Ironically enough people fail to remember the origin of Memorial Day.
Memorial Day was officially proclaimed on May 5th, 1868 by General John Logan who was the national commander of the Grand Army of the Republic. Many of you here may know them by other names such as the Union, the North or Yankees.
It was first observed on May 30th of that same year when flowers were placed on the graves on Union AND Confederate soldiers at Arlington National Cemetery.
General Logan’s General Order Number 11 left no doubt as to his intention and reverence for both Union and Confederate soldiers alike.
“…gather around their sacred remains and garland the passionless mounds above them with the choicest flowers of springtime….let us in this solemn presence renew our pledges to aid and assist those whom they have left among us as sacred charges upon the Nation’s gratitude – the soldier’s and sailor’s widow and orphan.”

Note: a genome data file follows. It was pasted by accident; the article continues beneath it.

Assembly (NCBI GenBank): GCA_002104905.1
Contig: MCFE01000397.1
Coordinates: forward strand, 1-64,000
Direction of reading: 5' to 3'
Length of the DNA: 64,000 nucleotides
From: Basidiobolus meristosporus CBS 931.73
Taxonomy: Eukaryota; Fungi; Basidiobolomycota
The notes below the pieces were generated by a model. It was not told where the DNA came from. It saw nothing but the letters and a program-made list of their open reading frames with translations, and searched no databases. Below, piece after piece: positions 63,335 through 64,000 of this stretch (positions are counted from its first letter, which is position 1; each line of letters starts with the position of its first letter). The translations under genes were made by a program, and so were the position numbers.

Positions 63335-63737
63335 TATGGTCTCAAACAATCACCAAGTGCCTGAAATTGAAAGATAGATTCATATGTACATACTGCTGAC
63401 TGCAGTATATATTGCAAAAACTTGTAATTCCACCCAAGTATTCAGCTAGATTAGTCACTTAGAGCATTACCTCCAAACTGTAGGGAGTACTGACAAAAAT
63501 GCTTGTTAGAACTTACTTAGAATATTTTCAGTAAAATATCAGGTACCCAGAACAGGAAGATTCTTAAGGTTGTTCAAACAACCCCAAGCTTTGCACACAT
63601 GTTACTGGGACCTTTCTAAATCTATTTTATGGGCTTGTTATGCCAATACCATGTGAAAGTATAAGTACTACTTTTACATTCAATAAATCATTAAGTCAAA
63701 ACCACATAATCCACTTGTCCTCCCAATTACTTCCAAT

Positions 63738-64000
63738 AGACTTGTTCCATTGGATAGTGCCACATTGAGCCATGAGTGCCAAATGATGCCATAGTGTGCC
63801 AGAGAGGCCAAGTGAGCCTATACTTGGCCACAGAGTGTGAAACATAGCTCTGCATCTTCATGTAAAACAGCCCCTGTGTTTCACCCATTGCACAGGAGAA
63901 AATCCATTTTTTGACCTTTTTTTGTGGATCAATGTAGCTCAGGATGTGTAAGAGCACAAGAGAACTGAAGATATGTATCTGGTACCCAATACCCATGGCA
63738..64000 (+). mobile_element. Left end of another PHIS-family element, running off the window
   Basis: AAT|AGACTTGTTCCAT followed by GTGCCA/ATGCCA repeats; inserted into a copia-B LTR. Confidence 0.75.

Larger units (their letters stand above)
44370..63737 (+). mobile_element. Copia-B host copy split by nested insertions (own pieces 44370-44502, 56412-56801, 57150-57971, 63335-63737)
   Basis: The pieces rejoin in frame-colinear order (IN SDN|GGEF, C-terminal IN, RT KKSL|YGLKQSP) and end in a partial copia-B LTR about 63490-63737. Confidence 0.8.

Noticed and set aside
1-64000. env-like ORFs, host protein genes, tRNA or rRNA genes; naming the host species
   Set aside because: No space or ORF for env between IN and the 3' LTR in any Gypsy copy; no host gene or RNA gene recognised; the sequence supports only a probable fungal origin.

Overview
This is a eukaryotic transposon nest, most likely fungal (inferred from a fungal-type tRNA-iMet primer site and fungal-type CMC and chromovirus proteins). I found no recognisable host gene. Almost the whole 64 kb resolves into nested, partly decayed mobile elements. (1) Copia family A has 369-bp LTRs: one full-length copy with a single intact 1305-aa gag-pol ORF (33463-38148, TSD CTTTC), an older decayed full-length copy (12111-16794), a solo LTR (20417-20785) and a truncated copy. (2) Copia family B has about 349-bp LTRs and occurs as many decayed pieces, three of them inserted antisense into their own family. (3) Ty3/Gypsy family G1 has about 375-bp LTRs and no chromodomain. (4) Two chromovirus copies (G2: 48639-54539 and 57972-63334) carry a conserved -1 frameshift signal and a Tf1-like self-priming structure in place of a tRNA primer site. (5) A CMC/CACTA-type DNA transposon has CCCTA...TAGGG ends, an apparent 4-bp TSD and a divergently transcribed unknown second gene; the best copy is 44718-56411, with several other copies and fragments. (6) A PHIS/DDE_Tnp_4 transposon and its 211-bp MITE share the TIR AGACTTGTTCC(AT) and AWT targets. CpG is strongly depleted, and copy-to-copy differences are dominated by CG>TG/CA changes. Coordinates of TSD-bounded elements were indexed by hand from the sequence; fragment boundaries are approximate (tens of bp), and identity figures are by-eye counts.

General Logan knew that no matter what side these soldier’s stood on, that their sacrifice was one that should be remembered. Memorial Day is a time for us to reflect on the men and women who have left us and those that were left behind for principles that are so important, that they lived and died for them.
Texans are no strangers to remembering our honored dead even long before May 5, 1868. Just 80 miles south of here stands a shrine to men who stood, fought and died for firmly held principles. And just as 300 Spartans held off the entire Persian army at Thermopylae, 180 volunteers stood against thousands of Mexican soldiers. And just as those 300 Spartans died, so did those 180 Texans.
And the memory of their sacrifice became the rallying cry for the ill-equipped, poorly-trained rag-tag army led by General Sam Houston. On the morning of April 21st, 1836, the Texas Army burned the only bridge that would be a route of escape and charged into Santa Anna’s camp. The battle lasted 19 minutes and ended with a Texas victory.
If you were to ask any solider who fought on that battlefield at San Jacinto what stood out most in their mind, what spurred them on, what challenged them to victory, I believe that to a man they would tell you “Remember the Alamo!” So, on this Memorial Day, I ask you to remember the Alamo.